RISK ANALYSIS - Before joining Pitt Public Health in 2001, BERNARD GOLDSTEIN, EOH professor and former dean, obtained his medical degree from NYU. In 1980, he was recruited by Rutgers Medical School to help with the increase in public and political concerns about environmental pollution. Later, he left New Jersey to head the Office of Research and Development under President Ronald Reagan.
NEW YORK TIMES - Fewer patients are winding up in nursing homes, and hundreds of the facilities are closing each year. Nationally, “200 to 300 nursing homes close each year,” said HPM's NICHOLAS CASTLE. The number of residents keeps shrinking, too, from 1.48 million in 2000 to 1.36 million in 2015, according to federal data.
The Center for Health Equity invited people to create their own poster on what health equity means to them. Their spot was also a smoke-free zone and participants were invited to sign a petition to make Pitt a smoke-free campus.
Pitt's departments of biostatistics and biomedical informatics held a half-day joint faculty retreat to share respective areas of work, identify common interests, and foster collaborations in research and education.
NATIONAL LAW REVIEW - Alumna MELISSA FAN (HPM '12) is hired as an associate at Dinsmore Law Firm. Melissa focuses her practice on health care law, corporate law, regulatory and compliance issues and food and drug law. She received her JD from the University of Pittsburgh School of Law. Before joining the firm, Melissa interned with Judge Michael Wojcik of the Pennsylvania Commonwealth Court.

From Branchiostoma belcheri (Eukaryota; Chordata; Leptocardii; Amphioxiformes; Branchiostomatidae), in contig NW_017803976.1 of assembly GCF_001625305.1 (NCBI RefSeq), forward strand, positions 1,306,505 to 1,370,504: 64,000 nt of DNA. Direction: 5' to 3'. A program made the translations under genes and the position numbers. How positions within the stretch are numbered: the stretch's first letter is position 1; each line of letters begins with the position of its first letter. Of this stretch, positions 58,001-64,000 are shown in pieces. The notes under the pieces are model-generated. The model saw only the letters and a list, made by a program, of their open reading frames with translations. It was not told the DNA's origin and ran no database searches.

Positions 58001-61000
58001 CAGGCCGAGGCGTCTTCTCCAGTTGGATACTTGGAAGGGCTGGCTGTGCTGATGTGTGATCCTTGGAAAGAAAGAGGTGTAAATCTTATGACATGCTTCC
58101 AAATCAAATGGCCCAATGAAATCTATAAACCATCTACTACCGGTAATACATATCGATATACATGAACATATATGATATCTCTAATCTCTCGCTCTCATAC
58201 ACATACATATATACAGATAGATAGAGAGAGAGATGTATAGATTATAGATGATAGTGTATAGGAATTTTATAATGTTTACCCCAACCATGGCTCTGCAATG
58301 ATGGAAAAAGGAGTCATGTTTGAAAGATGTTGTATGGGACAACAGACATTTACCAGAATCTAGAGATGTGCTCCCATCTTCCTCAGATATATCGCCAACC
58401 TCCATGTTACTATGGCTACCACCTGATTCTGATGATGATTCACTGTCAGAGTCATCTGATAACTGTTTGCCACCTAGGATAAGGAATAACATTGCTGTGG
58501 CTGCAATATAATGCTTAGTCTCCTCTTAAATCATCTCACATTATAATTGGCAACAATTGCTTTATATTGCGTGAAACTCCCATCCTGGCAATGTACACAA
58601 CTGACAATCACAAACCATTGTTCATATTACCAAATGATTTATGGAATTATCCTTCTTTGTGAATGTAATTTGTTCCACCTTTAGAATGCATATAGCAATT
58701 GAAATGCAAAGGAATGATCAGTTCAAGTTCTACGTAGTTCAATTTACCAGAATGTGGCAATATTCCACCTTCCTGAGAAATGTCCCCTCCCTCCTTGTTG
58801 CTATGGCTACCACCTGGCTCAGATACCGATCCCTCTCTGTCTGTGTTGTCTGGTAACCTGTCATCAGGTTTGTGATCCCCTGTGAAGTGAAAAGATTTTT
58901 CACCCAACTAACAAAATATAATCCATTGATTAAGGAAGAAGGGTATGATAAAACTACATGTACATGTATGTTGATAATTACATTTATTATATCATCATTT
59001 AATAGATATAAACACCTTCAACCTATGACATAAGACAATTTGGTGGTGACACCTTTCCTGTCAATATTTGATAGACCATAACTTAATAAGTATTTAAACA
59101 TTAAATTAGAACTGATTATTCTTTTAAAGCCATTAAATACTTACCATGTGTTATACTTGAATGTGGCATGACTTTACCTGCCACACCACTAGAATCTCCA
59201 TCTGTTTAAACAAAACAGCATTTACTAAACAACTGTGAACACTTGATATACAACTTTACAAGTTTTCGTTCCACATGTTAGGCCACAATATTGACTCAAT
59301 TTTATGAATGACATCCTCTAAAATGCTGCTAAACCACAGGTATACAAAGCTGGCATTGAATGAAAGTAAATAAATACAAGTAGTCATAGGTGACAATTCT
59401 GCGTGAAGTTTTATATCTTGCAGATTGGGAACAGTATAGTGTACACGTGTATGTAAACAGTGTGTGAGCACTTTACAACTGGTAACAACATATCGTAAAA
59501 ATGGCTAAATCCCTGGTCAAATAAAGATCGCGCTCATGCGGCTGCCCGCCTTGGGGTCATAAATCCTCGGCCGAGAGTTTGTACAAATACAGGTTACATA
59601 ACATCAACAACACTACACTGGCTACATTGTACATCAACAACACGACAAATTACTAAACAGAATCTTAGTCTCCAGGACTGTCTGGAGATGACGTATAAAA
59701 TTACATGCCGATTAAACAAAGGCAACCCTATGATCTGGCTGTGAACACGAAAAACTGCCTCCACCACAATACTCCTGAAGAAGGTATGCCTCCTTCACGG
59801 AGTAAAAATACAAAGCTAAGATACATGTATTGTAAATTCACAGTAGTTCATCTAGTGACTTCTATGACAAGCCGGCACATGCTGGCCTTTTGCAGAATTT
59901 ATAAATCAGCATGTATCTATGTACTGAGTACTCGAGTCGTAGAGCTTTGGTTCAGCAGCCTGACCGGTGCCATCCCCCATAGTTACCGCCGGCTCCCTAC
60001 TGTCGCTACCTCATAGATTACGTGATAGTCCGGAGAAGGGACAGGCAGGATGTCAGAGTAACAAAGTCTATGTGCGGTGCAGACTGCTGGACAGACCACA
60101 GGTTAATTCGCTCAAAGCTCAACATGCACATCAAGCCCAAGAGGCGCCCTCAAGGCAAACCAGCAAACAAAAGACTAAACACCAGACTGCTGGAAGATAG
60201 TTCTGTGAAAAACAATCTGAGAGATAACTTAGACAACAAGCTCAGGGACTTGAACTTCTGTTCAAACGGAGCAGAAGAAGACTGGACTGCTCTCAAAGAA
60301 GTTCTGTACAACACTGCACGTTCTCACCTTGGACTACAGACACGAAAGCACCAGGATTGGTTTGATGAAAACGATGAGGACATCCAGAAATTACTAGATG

Congratulations to EPI's JANE CAULEY for receiving the 2018 Shirley Hohl Award from the American Society for Bone and Mineral Research. She received the award after volunteering for numerous positions and projects with the society. “To be awarded the ASBMR 2018 Shirley Hohl Service Award is a great honor and privilege, and I thank our membership for the opportunity to serve," said Cauley.
ASPPH FRIDAY LETTER - Children are at a considerable disadvantage when competing with adults for livers from deceased organ donors in the U.S. allocation system. “Using national, long-term data, our report is the first to demonstrate that the scoring system, on its own, dramatically underestimates the risk of death in the next 90 days and, thereby, disadvantages children," says HPM chair MARK ROBERTS.
SCIENCE - In an effort to understand the epidemic dynamics and perhaps predict its future course, Pitt Public Health researchers analyzed records of nearly 600,000 overdose deaths. Dean DONALD BURKE, HPM's HAWRE JALAL, and colleagues concluded that the U.S. drug overdose epidemic has been inexorably tracking along an exponential growth curve since at least 1979.